Prosecutors released a “mug shot” photo of suspended state House Speaker Bobby Harrell on Wednesday. The release came a day after state police first refused to make the image public, sparking complaints from a press attorney that the once-powerful politician was receiving preferential treatment.
The move by First Circuit Solicitor David Pascoe came after the State Law Enforcement Division had told news outlets on Tuesday that it would not release the photograph taken during Harrell’s s processing after his court appearance this week.
A SLED spokesman told the Charleston Post and Courier newspaper that, since Harrell was not formally arrested or booked at a jail, the traditional processing photo is part of the agency’s case file and cannot be released because the case in in court.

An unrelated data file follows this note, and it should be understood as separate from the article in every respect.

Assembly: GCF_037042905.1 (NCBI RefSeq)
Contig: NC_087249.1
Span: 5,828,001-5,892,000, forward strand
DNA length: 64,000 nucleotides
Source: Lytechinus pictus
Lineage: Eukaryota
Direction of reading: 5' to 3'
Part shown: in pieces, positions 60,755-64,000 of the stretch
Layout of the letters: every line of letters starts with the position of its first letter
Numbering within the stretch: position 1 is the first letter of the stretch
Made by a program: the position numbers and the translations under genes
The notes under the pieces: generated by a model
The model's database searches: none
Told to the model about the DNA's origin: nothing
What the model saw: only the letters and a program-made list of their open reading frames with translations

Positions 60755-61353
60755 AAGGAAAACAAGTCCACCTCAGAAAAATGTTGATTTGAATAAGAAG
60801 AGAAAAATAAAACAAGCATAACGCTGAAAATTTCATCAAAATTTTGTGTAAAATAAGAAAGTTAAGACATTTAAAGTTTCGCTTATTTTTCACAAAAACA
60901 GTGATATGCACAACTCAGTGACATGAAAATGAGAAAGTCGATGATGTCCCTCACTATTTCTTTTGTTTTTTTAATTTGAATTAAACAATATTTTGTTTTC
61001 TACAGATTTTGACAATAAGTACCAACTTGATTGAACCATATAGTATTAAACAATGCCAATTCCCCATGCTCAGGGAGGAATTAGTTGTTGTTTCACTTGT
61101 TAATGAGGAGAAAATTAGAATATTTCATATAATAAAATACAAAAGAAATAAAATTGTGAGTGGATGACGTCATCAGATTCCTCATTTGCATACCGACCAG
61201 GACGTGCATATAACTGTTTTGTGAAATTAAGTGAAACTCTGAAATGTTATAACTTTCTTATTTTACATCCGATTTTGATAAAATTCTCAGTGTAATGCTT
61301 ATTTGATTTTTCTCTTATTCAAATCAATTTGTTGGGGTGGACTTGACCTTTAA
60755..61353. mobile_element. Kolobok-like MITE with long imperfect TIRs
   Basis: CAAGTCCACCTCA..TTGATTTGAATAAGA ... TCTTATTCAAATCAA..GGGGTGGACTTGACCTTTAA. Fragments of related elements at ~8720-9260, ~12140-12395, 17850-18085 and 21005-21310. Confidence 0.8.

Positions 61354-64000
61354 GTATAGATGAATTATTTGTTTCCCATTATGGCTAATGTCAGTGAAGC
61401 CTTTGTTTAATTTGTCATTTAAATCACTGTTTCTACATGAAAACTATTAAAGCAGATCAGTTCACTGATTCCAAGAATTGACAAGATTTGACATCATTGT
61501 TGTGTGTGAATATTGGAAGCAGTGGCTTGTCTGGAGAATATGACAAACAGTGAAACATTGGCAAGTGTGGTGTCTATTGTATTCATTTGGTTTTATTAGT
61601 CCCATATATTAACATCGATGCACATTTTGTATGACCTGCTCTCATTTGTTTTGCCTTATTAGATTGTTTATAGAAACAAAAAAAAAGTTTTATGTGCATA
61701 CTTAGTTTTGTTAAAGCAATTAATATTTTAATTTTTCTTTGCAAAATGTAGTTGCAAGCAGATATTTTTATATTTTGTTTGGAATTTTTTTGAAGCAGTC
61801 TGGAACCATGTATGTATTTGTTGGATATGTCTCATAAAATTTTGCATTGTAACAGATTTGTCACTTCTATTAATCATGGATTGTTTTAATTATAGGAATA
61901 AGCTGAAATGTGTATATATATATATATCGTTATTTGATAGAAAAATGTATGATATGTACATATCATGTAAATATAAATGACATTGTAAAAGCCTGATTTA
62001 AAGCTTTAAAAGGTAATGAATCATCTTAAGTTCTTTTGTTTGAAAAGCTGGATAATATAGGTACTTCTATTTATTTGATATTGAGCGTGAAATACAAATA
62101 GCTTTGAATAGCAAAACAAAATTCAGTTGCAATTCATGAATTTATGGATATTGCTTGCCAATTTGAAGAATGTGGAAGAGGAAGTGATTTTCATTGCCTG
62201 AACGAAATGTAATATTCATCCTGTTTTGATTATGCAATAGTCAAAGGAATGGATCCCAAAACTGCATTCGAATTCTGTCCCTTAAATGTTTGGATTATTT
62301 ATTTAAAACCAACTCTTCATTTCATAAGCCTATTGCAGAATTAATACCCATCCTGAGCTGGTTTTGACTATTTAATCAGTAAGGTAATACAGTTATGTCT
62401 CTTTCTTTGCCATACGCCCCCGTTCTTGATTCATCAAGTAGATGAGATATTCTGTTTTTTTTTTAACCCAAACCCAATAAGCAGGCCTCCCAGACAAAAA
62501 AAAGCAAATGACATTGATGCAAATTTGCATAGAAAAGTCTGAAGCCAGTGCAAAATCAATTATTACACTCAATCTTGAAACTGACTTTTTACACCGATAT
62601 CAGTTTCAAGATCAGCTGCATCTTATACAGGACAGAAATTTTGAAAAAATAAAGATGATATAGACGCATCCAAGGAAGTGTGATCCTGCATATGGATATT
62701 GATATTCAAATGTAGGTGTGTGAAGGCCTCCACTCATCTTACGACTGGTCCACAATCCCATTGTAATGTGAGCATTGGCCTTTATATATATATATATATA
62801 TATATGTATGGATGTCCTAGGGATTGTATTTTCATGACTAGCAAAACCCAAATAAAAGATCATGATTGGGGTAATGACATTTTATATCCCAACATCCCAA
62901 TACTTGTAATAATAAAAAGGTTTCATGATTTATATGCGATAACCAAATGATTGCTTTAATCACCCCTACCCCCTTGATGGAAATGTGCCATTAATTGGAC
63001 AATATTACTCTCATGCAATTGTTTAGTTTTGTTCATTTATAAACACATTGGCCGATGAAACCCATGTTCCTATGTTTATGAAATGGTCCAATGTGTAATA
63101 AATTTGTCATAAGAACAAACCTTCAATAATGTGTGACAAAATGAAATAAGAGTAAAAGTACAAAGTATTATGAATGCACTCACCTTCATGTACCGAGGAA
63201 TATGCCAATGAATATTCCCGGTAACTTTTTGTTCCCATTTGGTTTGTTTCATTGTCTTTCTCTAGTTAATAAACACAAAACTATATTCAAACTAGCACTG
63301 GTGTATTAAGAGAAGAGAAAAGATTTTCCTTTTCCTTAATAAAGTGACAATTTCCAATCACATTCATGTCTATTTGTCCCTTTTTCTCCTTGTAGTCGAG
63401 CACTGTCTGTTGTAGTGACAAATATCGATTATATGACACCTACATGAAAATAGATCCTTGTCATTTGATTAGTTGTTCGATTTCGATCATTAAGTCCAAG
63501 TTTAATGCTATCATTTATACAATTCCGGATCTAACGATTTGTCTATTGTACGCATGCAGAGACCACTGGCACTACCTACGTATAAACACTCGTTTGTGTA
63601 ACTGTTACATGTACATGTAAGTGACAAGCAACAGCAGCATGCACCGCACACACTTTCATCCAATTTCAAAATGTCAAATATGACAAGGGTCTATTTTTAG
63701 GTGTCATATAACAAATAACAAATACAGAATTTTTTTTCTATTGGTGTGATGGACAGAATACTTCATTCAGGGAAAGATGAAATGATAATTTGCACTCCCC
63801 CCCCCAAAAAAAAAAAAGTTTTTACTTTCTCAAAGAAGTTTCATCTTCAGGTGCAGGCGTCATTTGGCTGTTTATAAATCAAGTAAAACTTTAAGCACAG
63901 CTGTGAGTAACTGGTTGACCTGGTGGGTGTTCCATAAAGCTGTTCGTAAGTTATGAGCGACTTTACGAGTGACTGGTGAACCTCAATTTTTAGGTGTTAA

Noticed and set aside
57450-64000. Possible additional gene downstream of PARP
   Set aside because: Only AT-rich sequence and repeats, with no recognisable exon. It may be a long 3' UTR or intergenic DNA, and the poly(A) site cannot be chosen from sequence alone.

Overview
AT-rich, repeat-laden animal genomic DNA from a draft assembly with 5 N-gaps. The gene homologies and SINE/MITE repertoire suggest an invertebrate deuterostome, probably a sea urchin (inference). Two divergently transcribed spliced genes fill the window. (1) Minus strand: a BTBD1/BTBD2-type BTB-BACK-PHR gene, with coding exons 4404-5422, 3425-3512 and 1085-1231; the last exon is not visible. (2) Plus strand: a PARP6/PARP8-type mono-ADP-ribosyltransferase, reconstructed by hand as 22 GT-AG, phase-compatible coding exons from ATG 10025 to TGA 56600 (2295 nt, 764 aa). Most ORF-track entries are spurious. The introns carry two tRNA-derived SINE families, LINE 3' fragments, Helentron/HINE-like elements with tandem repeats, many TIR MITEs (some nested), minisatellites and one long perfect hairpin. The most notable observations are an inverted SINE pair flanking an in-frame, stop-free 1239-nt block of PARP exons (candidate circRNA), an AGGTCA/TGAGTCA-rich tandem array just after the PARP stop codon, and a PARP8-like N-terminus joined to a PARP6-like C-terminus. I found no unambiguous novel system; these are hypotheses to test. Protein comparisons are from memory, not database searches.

South Carolina Press Association lawyer Jay Bender called SLED’s position “nonsense” and added that it appeared the agency was giving Harrell preferential treatment.
“I can’t imagine any legitimate reason to seal a mug shot,” Bender told South Carolina Radio Network. “There’s nothing in the law that I know of that would allow the sealing of a mug shot.”
The photograph was taken after Harrell was given an $18,000 personal recognizance bond. He faces nine counts related to misusing campaign funds and lying to state ethics officials in an attempt to cover it up. The Speaker has repeatedly insisted he did not intentionally violate the law.
Harrell told the Post & Courier that he supported the photo being released to the public.
While Harrell’s case is somewhat unique in state history, it is not unprecedented for law enforcement agencies to release processing photos when there is no arrest. Texas Governor Rick Perry smiled as he was booked following an indictment in August.
State open records law does allow law enforcement agencies to keep secret information about ongoing investigations if that information would compromise the case or endanger a person’s life. But those criteria do not appear to apply to the photo of Harrell..